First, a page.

The necessity of social capital
Excerpt from the book Bowling Alone by Robert Putnam
The key to community growth has been around for centuries...
In recent years social scientists have framed concerns about the changing character of American society in terms of the concept of social capital.
By analogy with notions of physical capital and human capital – tools and training that enhance individual productivity – the core idea of social capital theory is that social networks have value. Just as a screwdriver (physical capital) or a college education (human capital) can increase productivity (both individual and collective), so too social contacts affect the productive of individuals and groups.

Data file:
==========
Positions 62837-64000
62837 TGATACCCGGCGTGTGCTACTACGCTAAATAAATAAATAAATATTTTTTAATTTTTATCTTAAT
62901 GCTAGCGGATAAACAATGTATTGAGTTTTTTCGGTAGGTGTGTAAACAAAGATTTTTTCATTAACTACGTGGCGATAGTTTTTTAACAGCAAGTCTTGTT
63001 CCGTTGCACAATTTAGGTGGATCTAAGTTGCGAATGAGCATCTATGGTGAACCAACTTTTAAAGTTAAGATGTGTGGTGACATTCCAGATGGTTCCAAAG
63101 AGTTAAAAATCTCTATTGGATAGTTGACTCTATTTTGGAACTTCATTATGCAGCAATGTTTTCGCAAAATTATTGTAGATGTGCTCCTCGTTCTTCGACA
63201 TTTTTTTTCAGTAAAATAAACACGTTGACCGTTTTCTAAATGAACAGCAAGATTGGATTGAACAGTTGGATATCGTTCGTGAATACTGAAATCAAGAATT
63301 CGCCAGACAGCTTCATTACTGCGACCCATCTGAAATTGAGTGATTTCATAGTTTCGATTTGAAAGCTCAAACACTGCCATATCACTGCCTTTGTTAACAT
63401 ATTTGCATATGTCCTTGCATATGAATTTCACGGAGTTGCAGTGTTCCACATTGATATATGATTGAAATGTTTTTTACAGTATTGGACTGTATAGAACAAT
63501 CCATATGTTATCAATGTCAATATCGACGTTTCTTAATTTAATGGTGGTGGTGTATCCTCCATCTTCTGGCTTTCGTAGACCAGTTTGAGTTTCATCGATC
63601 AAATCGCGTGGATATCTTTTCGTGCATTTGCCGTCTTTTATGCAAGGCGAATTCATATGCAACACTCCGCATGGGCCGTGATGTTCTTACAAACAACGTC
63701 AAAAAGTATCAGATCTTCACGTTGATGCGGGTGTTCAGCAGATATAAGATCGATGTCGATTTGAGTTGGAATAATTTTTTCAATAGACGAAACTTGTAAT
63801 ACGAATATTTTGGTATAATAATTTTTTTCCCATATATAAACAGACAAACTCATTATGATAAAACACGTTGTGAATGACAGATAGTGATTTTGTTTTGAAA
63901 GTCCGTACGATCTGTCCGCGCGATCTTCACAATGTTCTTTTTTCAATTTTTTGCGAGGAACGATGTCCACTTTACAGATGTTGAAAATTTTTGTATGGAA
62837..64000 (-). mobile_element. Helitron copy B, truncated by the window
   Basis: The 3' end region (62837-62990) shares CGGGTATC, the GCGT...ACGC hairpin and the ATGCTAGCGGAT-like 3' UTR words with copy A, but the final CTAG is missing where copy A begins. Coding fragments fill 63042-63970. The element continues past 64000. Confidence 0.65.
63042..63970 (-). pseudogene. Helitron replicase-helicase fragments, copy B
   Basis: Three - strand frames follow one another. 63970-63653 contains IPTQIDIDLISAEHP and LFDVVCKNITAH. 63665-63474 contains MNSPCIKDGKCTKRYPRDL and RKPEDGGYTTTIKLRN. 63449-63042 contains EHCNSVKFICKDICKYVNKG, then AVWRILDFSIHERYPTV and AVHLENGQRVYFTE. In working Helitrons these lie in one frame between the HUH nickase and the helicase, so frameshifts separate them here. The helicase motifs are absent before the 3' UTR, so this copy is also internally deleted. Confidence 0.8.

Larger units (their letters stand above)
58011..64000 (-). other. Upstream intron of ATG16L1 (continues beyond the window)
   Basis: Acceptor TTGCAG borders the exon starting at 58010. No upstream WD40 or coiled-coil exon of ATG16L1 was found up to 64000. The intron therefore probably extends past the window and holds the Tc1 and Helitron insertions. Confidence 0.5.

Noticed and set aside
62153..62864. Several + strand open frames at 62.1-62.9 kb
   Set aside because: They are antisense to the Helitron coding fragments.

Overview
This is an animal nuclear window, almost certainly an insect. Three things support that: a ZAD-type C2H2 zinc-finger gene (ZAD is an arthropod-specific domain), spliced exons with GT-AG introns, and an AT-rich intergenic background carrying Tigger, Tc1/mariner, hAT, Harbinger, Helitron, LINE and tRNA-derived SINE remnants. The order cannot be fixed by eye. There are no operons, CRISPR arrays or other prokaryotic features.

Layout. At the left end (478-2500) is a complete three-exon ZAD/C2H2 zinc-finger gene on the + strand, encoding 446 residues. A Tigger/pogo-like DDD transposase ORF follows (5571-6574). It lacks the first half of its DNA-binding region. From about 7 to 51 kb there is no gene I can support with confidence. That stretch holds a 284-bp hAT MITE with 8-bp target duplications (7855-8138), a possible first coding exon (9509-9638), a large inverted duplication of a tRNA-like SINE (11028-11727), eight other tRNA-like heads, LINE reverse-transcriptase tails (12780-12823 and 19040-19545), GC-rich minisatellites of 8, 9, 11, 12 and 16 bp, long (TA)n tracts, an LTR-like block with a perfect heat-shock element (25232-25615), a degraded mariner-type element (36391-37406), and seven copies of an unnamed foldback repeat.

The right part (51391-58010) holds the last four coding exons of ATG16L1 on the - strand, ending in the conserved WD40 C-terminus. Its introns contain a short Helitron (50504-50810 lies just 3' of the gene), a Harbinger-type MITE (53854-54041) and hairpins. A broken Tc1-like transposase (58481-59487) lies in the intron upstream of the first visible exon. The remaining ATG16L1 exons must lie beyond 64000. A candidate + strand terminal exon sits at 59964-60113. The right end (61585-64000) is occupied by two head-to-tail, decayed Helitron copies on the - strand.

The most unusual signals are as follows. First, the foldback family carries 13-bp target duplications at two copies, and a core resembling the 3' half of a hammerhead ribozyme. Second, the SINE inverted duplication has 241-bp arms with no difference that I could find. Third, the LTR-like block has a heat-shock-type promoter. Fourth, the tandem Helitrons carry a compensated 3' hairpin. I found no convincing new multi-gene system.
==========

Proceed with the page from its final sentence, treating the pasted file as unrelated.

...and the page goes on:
Social capital refers to connections among individuals – social networks and the norms of reciprocity and trustworthiness that arise from them. In that sense social capital is closely related to what some have called civic virtue. The difference is that social capital calls attention to the fact that civic virtue is most powerful when embedded in a dense network of reciprocal social relations. A society of many virtuous but isolated individuals is not necessarily rich in social capital.
Social capital calls attention to the ways in which our lives are made more productive by social ties.
The individual is helpless socially, if left alone. If he comes into contact with his neighbor, and they with other neighbors, there will be an accumulation of social capital, which may immediately satisfy his social needs and which may bear a social potentiality sufficient to the substantial improvement of living conditions in the whole community.
The community as a whole will benefit from the cooperation of all its parts, while the individual will find in his associations the advantages of the help, sympathy and the fellowship of his neighbors.
Brady Groves, President